Ukraine and Russia have inked “mirror” agreements allowing Kyiv to begin grain shipments across the Black Sea.
The accord will permit the transfer of millions of tonnes of grain now stranded in Ukraine due to the fighting.
Since Russia’s invasion of Ukraine on February 24, a global food scarcity has put millions at danger of starvation.
However, Kiev refused to sign a formal agreement with Moscow and warned that “provocations” would be addressed with “rapid military action.”
Both parties were present at the signing ceremony in Istanbul, although they did not share a table. First, Russian Defense Minister Sergei Shoigu and then Ukrainian Infrastructure Minister Oleksandr Kubrakov signed their respective agreements.
The agreement, which took two months to complete, will endure for 120 days, and a co-ordination and monitoring centre will be formed in Istanbul with UN, Turkish, Russian, and Ukrainian representatives. It may be renewed with mutual consent.
The embargo of Ukraine’s grain has generated a worldwide food crisis, since wheat-based items such as bread and pasta, as well as cooking oils and fertilizer, have become more costly.
The United States urged Russia to respond swiftly, with White House spokesman John Kirby stating that it was required “to avoid the world’s most vulnerable from slipping into greater instability and starvation.”
Mr. Shoigu said previously at a press conference that the agreement might provide “the solutions to begin this process in the next days.”
“I’m not only talking about exporting agricultural items from Ukrainian ports, but also exporting agricultural products and fertilizers from Russian ports,” he continued.
Under the parameters of the agreement, Russia would not strike ports while goods are in route, according to officials.
Ukrainian warships will navigate cargo ships across mined waterways.
To relieve Russian worries of arms smuggling, Turkey – backed by the United Nations – will check ships. This will allow Russian shipments of grain and fertilizer over the Black Sea.
Antonio Guterres, the Secretary General of the United Nations, told Orla Guerin of the BBC that it was perhaps the most significant action he has taken as leader of the world organization.
“There is a beacon on the Black Sea today,” he told the Istanbul crowd. A symbol of hope.
The limitations on export routes for Ukrainian grain
Images reveal proof of grain theft in Russia
How much grain remains in Ukraine?
The potential of releasing more than 20 million tonnes of Ukrainian grain caused a two percent decline in wheat prices on Friday.
VIDEO OF DEAL SIGNING:
In his Friday evening speech, Ukraine’s President Volodymyr Zelensky said that the government has around $10 billion (£8.3 billion) worth of grain to sell.
Nonetheless, he also cautioned Moscow “may participate in provocations and attempts to undermine international and Ukrainian initiatives. We have faith in the United Nations “, stating that it was up to the UN to ensure the agreement.
But Mr. Guterres confessed to the BBC that the UN lacked the ability to punish Russia if it breached the agreement, adding that it would be “an extremely terrible scandal to which the whole world community would respond with great force.”
After signing the agreement, Mr. Shoigu told reporters that Russia had “assumed the duties” and would “not take advantage of the fact that the ports would be freed and opened.”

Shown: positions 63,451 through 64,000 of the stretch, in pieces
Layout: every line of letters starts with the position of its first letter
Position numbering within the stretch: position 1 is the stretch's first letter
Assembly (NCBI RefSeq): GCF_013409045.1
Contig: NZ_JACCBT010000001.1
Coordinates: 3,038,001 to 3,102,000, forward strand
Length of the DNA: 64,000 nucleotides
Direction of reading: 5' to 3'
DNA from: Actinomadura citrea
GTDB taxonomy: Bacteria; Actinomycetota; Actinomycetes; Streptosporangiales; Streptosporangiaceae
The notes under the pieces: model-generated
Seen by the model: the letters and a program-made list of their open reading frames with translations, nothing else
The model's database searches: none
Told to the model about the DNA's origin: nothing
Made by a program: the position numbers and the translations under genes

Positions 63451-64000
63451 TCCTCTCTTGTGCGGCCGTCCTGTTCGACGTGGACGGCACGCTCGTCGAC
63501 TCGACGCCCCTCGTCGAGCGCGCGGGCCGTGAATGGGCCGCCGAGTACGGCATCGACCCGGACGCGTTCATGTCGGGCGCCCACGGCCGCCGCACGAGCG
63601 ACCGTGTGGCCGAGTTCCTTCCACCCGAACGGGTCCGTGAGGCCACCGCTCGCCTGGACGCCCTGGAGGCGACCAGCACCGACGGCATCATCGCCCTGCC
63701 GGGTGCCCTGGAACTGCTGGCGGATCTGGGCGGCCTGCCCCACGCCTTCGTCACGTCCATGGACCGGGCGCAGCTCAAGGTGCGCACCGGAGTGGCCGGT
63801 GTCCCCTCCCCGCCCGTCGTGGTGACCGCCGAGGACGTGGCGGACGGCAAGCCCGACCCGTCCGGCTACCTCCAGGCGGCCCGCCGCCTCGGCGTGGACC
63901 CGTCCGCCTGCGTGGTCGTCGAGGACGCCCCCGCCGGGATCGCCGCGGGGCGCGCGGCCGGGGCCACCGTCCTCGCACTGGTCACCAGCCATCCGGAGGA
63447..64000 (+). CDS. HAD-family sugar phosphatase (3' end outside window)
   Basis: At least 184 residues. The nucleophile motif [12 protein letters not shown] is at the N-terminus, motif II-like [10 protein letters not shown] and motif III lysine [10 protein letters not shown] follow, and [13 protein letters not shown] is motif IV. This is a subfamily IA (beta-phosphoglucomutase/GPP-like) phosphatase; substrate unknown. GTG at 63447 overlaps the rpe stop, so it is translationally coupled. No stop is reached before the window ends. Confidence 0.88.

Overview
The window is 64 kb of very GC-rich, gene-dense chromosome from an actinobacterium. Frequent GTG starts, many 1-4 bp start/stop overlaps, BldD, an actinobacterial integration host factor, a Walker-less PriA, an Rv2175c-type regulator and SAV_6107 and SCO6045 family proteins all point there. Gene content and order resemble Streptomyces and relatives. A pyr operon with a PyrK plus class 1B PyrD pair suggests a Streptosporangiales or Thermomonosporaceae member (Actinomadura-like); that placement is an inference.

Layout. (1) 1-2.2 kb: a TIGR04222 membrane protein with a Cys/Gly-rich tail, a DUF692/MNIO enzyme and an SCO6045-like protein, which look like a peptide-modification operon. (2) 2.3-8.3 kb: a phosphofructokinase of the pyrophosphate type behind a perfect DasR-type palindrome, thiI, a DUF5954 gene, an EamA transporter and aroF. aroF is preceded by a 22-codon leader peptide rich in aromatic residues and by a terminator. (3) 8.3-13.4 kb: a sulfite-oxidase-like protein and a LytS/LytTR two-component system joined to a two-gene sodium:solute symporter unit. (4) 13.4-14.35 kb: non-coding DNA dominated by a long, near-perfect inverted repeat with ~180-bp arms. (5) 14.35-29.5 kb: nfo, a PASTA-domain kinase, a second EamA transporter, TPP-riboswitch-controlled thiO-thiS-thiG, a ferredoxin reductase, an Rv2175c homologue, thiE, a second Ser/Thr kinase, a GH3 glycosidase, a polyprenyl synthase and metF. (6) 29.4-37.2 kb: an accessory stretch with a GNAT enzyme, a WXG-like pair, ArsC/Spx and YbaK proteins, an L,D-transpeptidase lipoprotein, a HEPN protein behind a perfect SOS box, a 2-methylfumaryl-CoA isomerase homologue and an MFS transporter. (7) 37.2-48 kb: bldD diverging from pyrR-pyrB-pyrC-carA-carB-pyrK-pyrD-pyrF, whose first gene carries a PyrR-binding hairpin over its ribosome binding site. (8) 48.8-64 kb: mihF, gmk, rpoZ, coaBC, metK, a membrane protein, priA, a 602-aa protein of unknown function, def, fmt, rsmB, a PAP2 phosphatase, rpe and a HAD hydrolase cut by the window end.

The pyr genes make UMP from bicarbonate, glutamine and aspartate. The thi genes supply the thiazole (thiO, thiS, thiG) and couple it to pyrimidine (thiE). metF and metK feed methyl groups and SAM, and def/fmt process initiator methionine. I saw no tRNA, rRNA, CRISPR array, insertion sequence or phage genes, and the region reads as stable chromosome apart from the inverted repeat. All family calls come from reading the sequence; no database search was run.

Russia has consistently denied blockading Ukrainian ports; instead, it accuses Ukraine for planting mines at sea and Western sanctions for reducing Russia’s exports.
Foreign Minister Sergei Lavrov blasted the West and Ukraine for the “completely baseless” charges in a column intended at African publications. He lauded the “balanced attitude of the Africans on the current situation in Ukraine and its environs.”
Ukraine, on the other hand, asserts that the Russian navy stops it from transporting grain and other products, and accuses Russian occupation troops of taking food from Ukrainian fields.
Anne Soy of the BBC in Nairobi, Kenya, said that the grain export pact will also be a great comfort to the Horn of Africa. Drought, the Covid-19 outbreak, an unique locust invasion, and the conflict in Ukraine have all contributed to the region’s present severe food shortages.
The head of the US development agency, Samantha Power, described the agreement as “a crucial piece of the jigsaw” in resolving the situation in the area.
Recep Tayyip Erdogan, the president of Turkey, who has played a vital role in the discussions, expressed optimism that the agreement will be the first step toward ending the conflict.
“We believe that our united action with the Ukraine and Russia can reinvigorate the route to peace,” he added.
Mr. Guterres was less optimistic, stating, “I see no prerequisites for a peace process at this time.”
Analysis box by Pauli Adams, Antonio Guterres, diplomatic reporter, said that it was uncommon for two sides in a brutal battle to come to a compromise of this kind.
President Erdogan predicted that it may pave the way for moves to stop the conflict entirely.
In spite of today’s encouraging indicators, a broader agreement seems to be a distant prospect. In recent days, Russia has signalled that it may once again be inclined to extend its war objectives, while in Kiev, there is debate of when and where Ukraine may launch a counteroffensive.
The introduction of advanced Western technology has sparked confidence in the Ukraine. Richard Moore, chief of the UK’s Secret Intelligence Service MI6, said yesterday that Russia’s campaign will soon lose momentum, allowing Ukraine to fight back. If there is to be a broader peace process after the Istanbul agreement, it seems that only President Erdogan is now discussing it.